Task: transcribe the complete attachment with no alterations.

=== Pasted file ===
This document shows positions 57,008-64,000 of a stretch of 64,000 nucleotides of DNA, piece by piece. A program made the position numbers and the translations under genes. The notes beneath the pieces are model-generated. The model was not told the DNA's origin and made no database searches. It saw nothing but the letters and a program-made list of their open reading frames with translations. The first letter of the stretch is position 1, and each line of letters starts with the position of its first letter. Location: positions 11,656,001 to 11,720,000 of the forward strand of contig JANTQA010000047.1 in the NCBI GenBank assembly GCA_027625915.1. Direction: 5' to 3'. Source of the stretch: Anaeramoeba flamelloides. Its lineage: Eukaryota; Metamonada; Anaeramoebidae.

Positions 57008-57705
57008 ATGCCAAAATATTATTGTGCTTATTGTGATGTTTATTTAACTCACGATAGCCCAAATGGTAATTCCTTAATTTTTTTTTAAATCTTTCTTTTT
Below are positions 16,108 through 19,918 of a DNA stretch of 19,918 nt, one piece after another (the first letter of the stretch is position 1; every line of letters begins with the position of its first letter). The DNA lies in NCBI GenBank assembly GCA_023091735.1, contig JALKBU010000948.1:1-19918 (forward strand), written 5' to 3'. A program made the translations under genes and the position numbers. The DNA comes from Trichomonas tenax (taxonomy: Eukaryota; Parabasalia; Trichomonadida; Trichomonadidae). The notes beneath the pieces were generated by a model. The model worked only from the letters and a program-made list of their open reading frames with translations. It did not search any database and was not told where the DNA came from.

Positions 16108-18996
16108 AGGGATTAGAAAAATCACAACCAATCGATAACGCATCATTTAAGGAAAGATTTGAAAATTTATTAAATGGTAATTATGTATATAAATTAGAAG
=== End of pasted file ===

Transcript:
This document shows positions 57,008-64,000 of a stretch of 64,000 nucleotides of DNA, piece by piece. A program made the position numbers and the translations under genes. The notes beneath the pieces are model-generated. The model was not told the DNA's origin and made no database searches. It saw nothing but the letters and a program-made list of their open reading frames with translations. The first letter of the stretch is position 1, and each line of letters starts with the position of its first letter. Location: positions 11,656,001 to 11,720,000 of the forward strand of contig JANTQA010000047.1 in the NCBI GenBank assembly GCA_027625915.1. Direction: 5' to 3'. Source of the stretch: Anaeramoeba flamelloides. Its lineage: Eukaryota; Metamonada; Anaeramoebidae.

Positions 57008-57705
57008 ATGCCAAAATATTATTGTGCTTATTGTGATGTTTATTTAACTCACGATAGCCCAAATGGTAATTCCTTAATTTTTTTTTAAATCTTTCTTTTT
Below are positions 16,108 through 19,918 of a DNA stretch of 19,918 nt, one piece after another (the first letter of the stretch is position 1; every line of letters begins with the position of its first letter). The DNA lies in NCBI GenBank assembly GCA_023091735.1, contig JALKBU010000948.1:1-19918 (forward strand), written 5' to 3'. A program made the translations under genes and the position numbers. The DNA comes from Trichomonas tenax (taxonomy: Eukaryota; Parabasalia; Trichomonadida; Trichomonadidae). The notes beneath the pieces were generated by a model. The model worked only from the letters and a program-made list of their open reading frames with translations. It did not search any database and was not told where the DNA came from.

Positions 16108-18996
16108 AGGGATTAGAAAAATCACAACCAATCGATAACGCATCATTTAAGGAAAGATTTGAAAATTTATTAAATGGTAATTATGTATATAAATTAGAAG